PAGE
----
Rick Scott, Ron DeSantis certified as victors of Florida races after recounts

Florida on Tuesday certified the results of its elections, officially declaring Republican Rick Scott the winner of the state’s Senate race and Republican Ron DeSantis the victor of the governor’s contest after nearly two weeks of contentious recounts.

The results of the Nov. 6 election were certified by Florida’s Elections Canvassing Commission.

Official results turned in Sunday showed DeSantis defeating Democrat Andrew Gillum with a winning margin of 32,463 votes out of more than 8 million cast. The results showed Scott, Florida’s outgoing governor, defeating incumbent Democratic Sen. Bill Nelson by 10,033 votes.

Nelson conceded to Scott on Sunday, tweeting that "things turned out a little differently than we had hoped, but I by no means feel defeated ... I’ve had the privilege of serving the people of Florida for most of my life. It’s been a rewarding journey and a very humbling experience. No one could be more blessed."

Scott, in turn, thanked Nelson for his years of service. Scott has now won narrow victories in three statewide races since 2010.

“Now the campaign truly is behind us, and that’s where we need to leave it,” Scott said. “We must do what Americans have always done: come together for the good of our state and our country.”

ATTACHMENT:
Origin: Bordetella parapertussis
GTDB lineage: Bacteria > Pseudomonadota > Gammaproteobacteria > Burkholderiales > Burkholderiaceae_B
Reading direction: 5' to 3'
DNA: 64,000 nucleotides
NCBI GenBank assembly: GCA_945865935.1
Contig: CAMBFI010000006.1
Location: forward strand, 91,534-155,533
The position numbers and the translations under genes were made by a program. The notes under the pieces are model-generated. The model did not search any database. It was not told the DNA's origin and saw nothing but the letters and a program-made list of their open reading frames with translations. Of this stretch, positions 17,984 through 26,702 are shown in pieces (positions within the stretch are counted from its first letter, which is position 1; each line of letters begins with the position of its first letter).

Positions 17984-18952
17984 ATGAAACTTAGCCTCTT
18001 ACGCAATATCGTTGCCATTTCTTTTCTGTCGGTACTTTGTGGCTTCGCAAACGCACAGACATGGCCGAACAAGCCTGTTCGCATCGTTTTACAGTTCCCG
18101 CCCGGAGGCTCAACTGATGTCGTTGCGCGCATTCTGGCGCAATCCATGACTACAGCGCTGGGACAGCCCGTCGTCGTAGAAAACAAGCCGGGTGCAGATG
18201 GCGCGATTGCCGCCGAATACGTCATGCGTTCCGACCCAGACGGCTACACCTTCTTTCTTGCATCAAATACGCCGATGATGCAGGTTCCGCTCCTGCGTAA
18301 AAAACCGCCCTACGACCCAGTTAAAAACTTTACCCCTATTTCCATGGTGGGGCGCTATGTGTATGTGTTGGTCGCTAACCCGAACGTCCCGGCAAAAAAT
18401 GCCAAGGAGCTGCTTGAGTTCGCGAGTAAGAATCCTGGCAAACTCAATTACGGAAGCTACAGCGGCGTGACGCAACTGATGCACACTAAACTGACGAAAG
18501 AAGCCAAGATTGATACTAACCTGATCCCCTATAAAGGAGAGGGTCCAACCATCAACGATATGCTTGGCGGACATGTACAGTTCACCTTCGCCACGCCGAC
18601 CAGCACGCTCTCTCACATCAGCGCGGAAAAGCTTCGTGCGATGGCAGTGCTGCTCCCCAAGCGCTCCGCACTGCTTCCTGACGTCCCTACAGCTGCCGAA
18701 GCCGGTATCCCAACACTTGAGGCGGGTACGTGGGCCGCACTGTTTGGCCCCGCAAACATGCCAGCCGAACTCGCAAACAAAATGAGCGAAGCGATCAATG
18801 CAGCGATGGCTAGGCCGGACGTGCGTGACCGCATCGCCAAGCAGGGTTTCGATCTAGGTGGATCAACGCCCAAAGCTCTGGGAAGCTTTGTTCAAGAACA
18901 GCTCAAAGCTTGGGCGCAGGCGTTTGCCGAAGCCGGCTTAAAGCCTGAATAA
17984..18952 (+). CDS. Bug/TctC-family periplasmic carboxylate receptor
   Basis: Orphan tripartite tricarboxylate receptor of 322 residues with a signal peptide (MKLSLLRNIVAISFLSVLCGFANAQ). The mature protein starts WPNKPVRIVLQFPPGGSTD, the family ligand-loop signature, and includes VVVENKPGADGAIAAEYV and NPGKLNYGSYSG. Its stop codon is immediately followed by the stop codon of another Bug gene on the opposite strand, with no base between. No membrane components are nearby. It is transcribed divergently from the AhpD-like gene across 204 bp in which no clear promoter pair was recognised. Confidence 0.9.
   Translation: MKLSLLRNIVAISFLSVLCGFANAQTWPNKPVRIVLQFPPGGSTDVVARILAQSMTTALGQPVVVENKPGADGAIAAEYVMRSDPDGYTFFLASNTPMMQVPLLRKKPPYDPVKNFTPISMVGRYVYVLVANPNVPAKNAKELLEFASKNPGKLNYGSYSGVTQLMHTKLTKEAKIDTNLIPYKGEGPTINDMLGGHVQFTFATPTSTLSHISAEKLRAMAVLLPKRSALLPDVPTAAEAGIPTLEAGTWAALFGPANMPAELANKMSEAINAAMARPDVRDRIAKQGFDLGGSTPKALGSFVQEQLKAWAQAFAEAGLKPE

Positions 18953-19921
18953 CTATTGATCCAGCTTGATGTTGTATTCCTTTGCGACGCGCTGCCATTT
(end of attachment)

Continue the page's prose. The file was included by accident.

Gillum, the mayor of Tallahassee, conceded Saturday to DeSantis.

"I want to congratulate @RonDeSantisFL on becoming the next Governor of the great state of Florida. My wife R. Jai and I could not be prouder of the way we ran this race," Gillum tweeted. "Most importantly, from the bottom of my heart, I want to thank you for being part of this campaign. I wouldn’t be here without the support that was shown by millions of Floridians. I encourage y’all to keep fighting for what we believe in."


Gillum had conceded to DeSantis on election night, but retracted it after the margin between the two candidates narrowed.

In response to Gillum's concession, DeSantis tweeted: "This was a hard-fought campaign. Now it's time to bring Florida together."

By law, Florida’s Elections Canvassing Commission is made up of the governor and two of the three Cabinet members. But Scott said during the middle of the recount with Nelson that he won’t participate in the certification. Instead Republican Sen. Rob Bradley will serve along with Attorney General Pam Bondi and Agriculture Commissioner Adam Putnam, who lost the Republican primary for governor to DeSantis.

The recounts were reminiscent of the 2000 presidential election, when Florida took more than five weeks to declare George W. Bush the victor over Vice President Al Gore by 537 votes. Florida became the laughingstock of the world during the chaotic recount that decided the presidency.

Florida again was under scrutiny, especially as elections officials in Palm Beach and Broward counties struggled to count the vote. Scott and President Trump suggested there was fraud in the largely Democratic counties, and several lawsuits were filed during the process.

Lawmakers have said they will look at election laws during the 2019 legislative session to avoid future problems.

Fox News’ Barnini Chakraborty, Elizabeth Zwirz and The Associated Press contributed to this report.